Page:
Surly Straggler

Can’t help but think this will be compared to the Genesis Croix de Fer in the UK and not look so good but cheaper overseas and may be more value. $1700

Screen Shot 2014-03-04 at 20.19.31

Surly’s Straggler is a sturdily built and eminently adaptable steel all-rounder. It boasts a handful of interesting design touches, an unusual amount of tyre room, plentiful luggage rack mounts and a very comfy ride. It has a strong bias towards rough roads and trail use, but weight-weenies should look away now.

If you’re not sure why Surly’s bikes are dramatically different from the mainstream, take a look at their info-packed It explains a hell of a lot about their design and build philosophy. It’s a very enjoyable read that takes you way beyond the marketing jargon you usually find on a bike maker’s website.

The Straggler is effectively a new approach to one of Surly’s most popular all-rounder bikes, the Cross-Check. The Straggler has disc brakes instead of the Cross-Check’s cantilevers, adding extra appeal for serious off road use, fully loaded touring or, in a perfect world, a combination of the two. Both are built around the kind of purposeful, adaptable and durable framesets Surly are known for, in this case inspired by cyclo-cross and touring applications, but the discs add to the Straggler’s appeal as a true all-rounder.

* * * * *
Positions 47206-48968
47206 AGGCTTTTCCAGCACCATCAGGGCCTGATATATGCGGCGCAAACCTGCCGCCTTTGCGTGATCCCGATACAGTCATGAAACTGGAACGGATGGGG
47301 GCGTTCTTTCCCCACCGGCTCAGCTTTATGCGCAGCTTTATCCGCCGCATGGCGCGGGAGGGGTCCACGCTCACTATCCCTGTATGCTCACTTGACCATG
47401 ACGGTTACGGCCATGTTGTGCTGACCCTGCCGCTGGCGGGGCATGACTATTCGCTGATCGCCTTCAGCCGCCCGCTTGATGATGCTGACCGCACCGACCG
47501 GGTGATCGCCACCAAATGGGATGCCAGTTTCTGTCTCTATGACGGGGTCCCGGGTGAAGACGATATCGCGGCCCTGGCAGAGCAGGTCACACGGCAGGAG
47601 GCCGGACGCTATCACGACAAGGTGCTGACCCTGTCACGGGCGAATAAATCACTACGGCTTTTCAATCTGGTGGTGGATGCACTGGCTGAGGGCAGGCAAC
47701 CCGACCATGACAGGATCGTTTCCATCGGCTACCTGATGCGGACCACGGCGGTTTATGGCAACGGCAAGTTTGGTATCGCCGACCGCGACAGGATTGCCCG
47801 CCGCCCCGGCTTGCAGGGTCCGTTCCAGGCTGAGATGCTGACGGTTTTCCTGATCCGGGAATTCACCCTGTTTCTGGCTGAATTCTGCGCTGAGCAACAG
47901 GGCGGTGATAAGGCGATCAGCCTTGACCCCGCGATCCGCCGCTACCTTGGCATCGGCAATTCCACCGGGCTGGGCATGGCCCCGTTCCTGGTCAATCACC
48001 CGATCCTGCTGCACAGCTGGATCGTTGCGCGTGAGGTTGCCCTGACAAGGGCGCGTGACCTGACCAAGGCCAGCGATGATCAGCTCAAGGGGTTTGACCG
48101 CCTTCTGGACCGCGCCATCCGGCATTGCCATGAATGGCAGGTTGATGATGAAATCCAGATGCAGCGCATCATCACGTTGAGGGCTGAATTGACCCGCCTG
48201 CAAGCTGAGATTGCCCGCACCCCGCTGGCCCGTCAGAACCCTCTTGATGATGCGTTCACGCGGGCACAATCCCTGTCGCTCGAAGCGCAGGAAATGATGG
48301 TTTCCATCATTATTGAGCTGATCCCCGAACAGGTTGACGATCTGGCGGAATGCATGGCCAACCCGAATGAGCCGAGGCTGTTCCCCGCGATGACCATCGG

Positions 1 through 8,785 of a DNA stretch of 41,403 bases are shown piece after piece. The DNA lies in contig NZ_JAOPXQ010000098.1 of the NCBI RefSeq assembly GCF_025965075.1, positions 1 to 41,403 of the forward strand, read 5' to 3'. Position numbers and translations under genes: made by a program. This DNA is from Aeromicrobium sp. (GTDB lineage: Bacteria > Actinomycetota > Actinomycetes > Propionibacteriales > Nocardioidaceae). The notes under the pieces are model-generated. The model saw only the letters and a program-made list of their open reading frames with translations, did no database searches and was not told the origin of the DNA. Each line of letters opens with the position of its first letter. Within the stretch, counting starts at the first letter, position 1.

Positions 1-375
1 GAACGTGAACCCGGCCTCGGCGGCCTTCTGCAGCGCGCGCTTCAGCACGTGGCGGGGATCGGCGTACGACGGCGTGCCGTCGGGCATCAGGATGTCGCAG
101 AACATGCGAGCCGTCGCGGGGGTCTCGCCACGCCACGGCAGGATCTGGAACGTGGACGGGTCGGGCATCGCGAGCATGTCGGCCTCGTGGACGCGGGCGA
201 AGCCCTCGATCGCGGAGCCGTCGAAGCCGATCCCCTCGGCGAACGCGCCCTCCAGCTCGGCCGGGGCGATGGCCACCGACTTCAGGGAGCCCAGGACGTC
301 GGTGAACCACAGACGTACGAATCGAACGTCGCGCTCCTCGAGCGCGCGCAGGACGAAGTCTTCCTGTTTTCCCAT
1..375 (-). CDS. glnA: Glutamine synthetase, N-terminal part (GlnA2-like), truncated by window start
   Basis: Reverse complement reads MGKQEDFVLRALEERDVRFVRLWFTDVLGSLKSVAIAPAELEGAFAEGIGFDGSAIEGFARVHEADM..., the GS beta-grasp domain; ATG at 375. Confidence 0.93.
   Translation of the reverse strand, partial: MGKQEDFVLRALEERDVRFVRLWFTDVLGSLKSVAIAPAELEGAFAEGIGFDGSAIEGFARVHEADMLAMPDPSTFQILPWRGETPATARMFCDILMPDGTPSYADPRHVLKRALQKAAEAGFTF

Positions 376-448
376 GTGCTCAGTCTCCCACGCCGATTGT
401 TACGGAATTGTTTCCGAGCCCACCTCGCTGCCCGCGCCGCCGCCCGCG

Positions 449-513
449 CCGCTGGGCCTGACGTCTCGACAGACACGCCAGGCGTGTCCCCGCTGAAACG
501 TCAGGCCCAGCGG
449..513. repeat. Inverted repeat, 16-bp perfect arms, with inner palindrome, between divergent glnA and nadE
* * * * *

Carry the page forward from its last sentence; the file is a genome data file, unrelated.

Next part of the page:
There are other instant appeal factors in the frame design too. The rear dropouts are 135mm wide (mountain bike standard) and have a screw adjusters so you can use a single speed or hub geared wheel or simply to slide the wheel back for extra clearance around big tyres. There’s already far more tyre room than on most cyclo cross or touring bikes.

Frame fittings include threaded bosses, doubled up on the fork dropouts, for full mudguards and every common type of front and rear pannier rack plus two sets of bottle cage bosses.

As per usual with Surly, there are loads of closely spaced sizes to choose from, ten to be precise, from 42cm to 64cm. All get a 72 degree head angle, with seat angles ranging from 75 degrees on the 42 to 72 on the 64. Our test bike is a 56cm (22in) with a horizontal top tube length of 58cm.

The frame shape is unusual. The top tube slopes down slightly to the head tube, which in turn extends about 2cm above the top tube. With the 30mm stack of washers on the steerer that gives you an option of a very high or very low handlebar position and good standover clearance.

Road and trail notes

The Surly guys are refreshingly honest in how they describe the Straggler.

They say: “It’s a day tripper and a weekender. It’s a ‘rough road’ road bike. It’s a cyclocross bike with no pretense about racing. It’s a utilitarian townie. It’s a light-duty touring bike. It’s an all-weather commuter. And when you get tired of one set up, you can swap parts around and turn it into something else.”

It’s that all purpose adaptability that’s the key to its attraction. And that adaptability means it’s built to take a beating on all types of terrain, whether it’s laden with bags or stripped down to the metal and rubber.

I tested the standard build from Surly’s UK distributor Ison Distribution. It weighed in at 11.9kg/26.5lb without pedals. That’s pretty close to the weight of a rigid forked mountain bike at around this price but not as capable as a mountain bike on really demanding terrain.

The Straggler’s obvious rough roads and trails bias makes that comparison inevitable. It bridges mountain bike, cyclocross bike and touring bike, with both positive and negative aspects of all three.